Friday, November 20, 2015

Even Mere State Refusal To Assist the Federal Government In Resettling Syrian Refugees Could Be Unlawful

by Michael Dorf

In the wake of last week's attacks on Paris, a majority of U.S. governors have announced that they will exclude Syrian refugees from their states. In light of the rigorous procedures already in place for screening refugees, the governors' proposed policy is wrongheaded, cruel, and potentially counter-productive, but I will focus here on a largely overlooked issue with respect to its legality. As others have noted, states lack the power to exclude refugees whom the federal governmernt admits, if what is meant by "exclude" are state laws or policies that forbid Syrian refugees from residing in their states. The federal decision to admit a refugee for settlement in the U.S. would preempt a state law forbidding a refugee from residing in any particular state.

But maybe (some of) the governors mean something more modest. Refugee settlement often involves cooperation of state and federal agencies, and states can refuse to cooperate with the feds. Although the federal government may purchase state cooperation from willing state sellers, Supreme Court case law does not permit the federal government to "commandeer" state or local executive officials for federal purposes.

Can the states refuse to cooperate on selective grounds? Let me set the stage with a hypothetical example. The case linked above is Printz v. United States. An interim provision of the Brady Act required local law enforcement officials to perform background checks on prospective handgun purchasers. Some local officials refused to perform those checks, and the Supreme Court invalidated the federal provision obligating them to do so as impermissible commandeering in violation of a tacit constitutional postulate of our federal system. Now the hypothetical case: Suppose that some local law enforcement official partially enforced the Brady Act by performing the background checks on non-white applicants for handguns but not on white applicants.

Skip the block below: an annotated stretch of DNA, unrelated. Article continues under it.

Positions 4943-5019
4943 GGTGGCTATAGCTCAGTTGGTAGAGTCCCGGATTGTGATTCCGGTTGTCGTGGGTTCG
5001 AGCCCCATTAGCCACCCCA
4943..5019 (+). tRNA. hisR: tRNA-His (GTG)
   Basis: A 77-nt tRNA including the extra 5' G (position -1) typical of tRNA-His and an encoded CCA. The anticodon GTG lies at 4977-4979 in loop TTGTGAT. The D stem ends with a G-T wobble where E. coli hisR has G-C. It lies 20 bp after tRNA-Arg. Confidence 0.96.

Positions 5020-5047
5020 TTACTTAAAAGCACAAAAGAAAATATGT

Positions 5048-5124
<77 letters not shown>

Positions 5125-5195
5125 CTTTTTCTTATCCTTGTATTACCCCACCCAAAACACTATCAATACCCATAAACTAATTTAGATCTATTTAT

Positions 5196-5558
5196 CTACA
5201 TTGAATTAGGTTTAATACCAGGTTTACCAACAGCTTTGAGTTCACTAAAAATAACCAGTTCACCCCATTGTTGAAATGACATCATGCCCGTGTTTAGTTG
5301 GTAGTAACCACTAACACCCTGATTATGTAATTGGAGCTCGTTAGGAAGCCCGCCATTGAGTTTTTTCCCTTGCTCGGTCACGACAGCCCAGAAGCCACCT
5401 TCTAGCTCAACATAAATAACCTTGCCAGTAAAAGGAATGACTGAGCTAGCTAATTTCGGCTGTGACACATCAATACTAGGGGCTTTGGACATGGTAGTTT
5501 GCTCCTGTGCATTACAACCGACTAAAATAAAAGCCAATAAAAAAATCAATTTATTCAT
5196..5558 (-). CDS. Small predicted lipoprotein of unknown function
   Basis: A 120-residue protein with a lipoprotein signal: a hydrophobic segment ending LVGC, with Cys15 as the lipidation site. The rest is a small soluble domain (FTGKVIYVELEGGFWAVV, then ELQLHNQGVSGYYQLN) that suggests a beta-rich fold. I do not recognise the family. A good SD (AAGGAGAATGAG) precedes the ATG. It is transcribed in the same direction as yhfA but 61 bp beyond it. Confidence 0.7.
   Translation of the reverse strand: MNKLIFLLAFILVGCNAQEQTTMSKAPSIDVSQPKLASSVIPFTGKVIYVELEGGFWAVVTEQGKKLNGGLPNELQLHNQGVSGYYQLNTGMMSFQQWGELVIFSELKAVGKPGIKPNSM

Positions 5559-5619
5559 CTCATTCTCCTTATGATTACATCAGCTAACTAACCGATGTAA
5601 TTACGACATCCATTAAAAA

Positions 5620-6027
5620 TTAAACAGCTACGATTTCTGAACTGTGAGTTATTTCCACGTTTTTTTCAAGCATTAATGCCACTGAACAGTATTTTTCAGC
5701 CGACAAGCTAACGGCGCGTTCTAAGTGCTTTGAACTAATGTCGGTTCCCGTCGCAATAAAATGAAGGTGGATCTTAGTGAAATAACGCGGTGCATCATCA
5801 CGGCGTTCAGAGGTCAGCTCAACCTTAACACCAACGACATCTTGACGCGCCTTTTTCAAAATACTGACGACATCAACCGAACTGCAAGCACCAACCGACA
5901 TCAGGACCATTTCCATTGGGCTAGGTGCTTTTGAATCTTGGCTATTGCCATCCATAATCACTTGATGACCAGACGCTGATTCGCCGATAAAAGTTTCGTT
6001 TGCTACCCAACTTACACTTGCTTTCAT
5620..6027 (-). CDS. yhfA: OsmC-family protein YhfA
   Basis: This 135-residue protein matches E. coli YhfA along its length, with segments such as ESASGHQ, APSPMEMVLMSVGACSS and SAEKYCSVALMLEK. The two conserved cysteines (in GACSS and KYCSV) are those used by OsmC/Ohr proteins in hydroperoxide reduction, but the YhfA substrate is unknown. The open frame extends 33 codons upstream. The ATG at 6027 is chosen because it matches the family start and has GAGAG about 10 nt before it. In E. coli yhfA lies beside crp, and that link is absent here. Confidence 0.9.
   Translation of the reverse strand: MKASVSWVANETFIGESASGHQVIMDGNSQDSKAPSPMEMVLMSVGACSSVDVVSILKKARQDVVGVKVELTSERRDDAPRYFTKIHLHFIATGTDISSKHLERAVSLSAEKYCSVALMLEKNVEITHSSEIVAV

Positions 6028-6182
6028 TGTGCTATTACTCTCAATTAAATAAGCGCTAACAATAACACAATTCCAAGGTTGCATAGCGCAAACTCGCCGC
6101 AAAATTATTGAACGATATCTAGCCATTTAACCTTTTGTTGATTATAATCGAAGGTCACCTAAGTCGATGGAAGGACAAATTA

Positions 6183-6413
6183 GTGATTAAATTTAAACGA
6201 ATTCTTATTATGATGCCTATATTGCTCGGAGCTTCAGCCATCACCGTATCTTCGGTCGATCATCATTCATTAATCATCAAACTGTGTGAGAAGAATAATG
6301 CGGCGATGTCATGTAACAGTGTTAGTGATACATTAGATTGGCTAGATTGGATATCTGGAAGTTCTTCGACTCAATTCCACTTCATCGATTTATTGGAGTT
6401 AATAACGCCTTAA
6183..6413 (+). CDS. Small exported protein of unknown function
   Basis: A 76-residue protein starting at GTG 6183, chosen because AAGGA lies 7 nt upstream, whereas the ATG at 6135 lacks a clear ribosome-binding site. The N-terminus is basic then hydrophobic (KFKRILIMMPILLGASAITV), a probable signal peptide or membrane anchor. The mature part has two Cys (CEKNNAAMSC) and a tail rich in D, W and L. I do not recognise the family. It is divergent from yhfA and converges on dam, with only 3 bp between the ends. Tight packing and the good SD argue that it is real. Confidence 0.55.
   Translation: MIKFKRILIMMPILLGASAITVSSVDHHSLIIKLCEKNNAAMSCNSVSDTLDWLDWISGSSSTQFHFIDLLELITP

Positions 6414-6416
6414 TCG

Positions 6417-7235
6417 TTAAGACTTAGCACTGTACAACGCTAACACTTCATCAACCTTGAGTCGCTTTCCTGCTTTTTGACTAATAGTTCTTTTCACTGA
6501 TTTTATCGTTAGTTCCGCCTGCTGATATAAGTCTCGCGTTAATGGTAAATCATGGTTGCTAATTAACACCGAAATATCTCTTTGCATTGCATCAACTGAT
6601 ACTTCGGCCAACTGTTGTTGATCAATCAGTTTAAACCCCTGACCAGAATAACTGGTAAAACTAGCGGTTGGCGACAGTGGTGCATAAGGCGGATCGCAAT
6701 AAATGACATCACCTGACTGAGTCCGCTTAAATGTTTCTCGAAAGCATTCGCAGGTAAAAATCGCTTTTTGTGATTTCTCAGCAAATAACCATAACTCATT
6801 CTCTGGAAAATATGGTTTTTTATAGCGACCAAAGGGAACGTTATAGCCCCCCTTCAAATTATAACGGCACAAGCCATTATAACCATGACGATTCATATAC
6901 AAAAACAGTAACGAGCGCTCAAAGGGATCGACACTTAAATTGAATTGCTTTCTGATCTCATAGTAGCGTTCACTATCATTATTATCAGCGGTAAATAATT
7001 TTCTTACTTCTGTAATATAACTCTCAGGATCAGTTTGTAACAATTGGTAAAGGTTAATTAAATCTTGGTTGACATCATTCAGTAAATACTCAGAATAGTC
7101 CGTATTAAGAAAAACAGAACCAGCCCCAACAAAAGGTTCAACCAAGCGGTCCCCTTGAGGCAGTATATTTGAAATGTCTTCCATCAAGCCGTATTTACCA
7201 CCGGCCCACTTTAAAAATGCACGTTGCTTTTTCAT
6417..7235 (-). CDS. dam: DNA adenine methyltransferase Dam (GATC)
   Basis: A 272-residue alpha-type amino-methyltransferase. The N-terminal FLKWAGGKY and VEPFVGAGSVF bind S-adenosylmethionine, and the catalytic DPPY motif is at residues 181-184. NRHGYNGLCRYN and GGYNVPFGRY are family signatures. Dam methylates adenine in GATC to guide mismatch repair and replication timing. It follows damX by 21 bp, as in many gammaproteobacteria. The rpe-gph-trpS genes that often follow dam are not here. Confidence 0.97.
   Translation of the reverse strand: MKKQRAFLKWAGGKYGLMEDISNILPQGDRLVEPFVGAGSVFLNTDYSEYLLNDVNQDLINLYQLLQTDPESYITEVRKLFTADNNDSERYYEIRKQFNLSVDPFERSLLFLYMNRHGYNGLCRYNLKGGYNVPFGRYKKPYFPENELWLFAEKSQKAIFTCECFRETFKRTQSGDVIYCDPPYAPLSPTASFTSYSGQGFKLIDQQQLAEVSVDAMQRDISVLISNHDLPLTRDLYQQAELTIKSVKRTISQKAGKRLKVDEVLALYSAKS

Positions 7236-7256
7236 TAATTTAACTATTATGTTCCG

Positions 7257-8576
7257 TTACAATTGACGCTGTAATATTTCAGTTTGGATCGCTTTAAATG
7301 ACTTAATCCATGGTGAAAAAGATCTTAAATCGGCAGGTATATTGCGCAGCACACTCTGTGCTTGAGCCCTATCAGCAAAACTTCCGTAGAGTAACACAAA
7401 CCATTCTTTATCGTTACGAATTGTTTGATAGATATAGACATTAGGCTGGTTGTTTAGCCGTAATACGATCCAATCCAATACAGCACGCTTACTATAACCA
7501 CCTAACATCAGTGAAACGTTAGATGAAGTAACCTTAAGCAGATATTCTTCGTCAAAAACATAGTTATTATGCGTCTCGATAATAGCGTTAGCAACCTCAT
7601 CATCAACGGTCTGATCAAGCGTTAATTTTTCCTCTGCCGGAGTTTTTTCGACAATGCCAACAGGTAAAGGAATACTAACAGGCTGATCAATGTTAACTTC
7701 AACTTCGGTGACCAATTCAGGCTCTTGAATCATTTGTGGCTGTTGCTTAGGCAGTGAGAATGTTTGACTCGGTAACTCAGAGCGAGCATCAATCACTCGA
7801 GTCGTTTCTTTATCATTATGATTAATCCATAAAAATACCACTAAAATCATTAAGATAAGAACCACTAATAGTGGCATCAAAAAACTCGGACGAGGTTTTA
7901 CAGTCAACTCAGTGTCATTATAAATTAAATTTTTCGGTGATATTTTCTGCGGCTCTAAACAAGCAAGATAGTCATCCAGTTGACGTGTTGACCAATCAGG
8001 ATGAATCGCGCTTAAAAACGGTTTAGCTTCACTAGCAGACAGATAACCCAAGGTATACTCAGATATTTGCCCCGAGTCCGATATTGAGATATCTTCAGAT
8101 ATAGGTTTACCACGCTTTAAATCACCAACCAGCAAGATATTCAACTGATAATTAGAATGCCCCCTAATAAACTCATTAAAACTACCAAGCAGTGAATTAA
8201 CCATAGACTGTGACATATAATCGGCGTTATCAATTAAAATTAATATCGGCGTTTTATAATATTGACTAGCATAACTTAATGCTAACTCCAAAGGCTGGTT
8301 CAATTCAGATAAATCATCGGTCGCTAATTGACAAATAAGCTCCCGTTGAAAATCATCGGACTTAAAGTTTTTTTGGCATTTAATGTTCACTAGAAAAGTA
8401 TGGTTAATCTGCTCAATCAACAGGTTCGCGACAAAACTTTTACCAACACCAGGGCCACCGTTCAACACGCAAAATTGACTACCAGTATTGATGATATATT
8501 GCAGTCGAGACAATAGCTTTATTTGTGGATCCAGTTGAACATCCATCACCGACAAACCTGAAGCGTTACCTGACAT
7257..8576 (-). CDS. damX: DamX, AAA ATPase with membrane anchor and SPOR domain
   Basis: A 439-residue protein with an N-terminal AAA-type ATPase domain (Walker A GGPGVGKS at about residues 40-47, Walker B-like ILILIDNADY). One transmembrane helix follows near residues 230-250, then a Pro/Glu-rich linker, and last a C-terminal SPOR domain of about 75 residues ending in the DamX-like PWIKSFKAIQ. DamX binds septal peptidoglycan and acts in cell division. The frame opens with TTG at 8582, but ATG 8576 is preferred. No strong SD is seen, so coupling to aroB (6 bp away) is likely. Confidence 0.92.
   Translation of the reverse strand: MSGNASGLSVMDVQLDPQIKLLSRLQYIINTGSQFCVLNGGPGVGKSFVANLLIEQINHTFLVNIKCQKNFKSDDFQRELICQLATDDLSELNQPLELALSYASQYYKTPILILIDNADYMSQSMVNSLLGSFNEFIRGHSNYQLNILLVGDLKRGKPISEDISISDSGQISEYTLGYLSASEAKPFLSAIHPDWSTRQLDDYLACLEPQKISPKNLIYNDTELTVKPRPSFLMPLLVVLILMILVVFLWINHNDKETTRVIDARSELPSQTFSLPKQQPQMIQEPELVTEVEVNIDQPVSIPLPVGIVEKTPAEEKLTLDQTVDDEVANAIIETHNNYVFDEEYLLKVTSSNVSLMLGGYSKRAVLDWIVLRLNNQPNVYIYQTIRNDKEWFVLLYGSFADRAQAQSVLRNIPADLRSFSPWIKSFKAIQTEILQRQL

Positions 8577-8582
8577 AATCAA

It is clear that this official would thereby act unconstitutionally. Even though he is not obligated to enforce the Brady Act at all--because to obligate him to do so would be impermissible commandeering--he may not selectively cooperate where the selection is based on an invidious characteristic, here race. So the fact that a state or local official may, in reliance on the anti-commandeering doctrine, refuse to cooperate at all with federal law enforcement, does not mean that state or local officials have carte blanche to refuse to cooperate selectively. The standard constitutional prohibitions on discrimination continue to apply.

Is discrimination against Syrian refugees invidious discrimination? The case law treats discrimination on the basis of national origin as tantamount to race discrimination. However, "national origin," as that term is used in the case law, refers to the country (or region) from which someone's ancestors came to the United States. Japanese-Americans who were U.S. citizens and excluded from the west coast and then sent to camps on the basis of their ancestry suffered national origin discrimination. By contrast, discrimination against people who are citizens or subjects of a particular foreign country is nationality discrimination, and at least in some contexts, such discrimination is permissible.

For example, bilateral treaties may confer special benefits or, less commonly, impose special burdens, on citizens or subjects of particular foreign countries. Likewise, during wartime, citizens or subjects of foreign powers with which the U.S. is at war may be treated as "enemy aliens" subject to various restrictions not applicable to otherwise similarly situated foreigners of other nationalities. And U.S. immigration law often treats people of different nationalities differently.

In each of the foregoing contexts, however, the decision to treat foreigners from one nation differently from foreigners from some other nation(s) is taken by the federal government in a domain in which federal power is at something like its zenith--with respect to foreign relations, war, or immigration. It is by no means clear that, in the face of a federal determination not to discriminate in some way against the nationals of a particular country, states have any power to decide to discriminate on that basis.

Yet let us suppose for the sake of argument that nationality (as opposed to national origin) discrimination by the states does not by itself trigger strict scrutiny, regardless of whether state or federal authorities engage in it. Even so, a state decision to disadvantage Syrian (but not other) refugees would be subject to strict scrutiny if that decision itself were motivated by illicit stereotypes. Gerald Neuman explained in a 2000 law review article discussing federal power to draw nationality distinctions:
If these distinctions are not defined in terms of race and are not motivated by racial prejudice--unlike the notorious Chinese exclusion laws, which had both of these characteristics--then they would not elicit heightened scrutiny under ordinary equal protection analysis.
And if the federal government may not draw nationality distinctions motivated by racial prejudice, then it follows a fortiori that the states may not do so.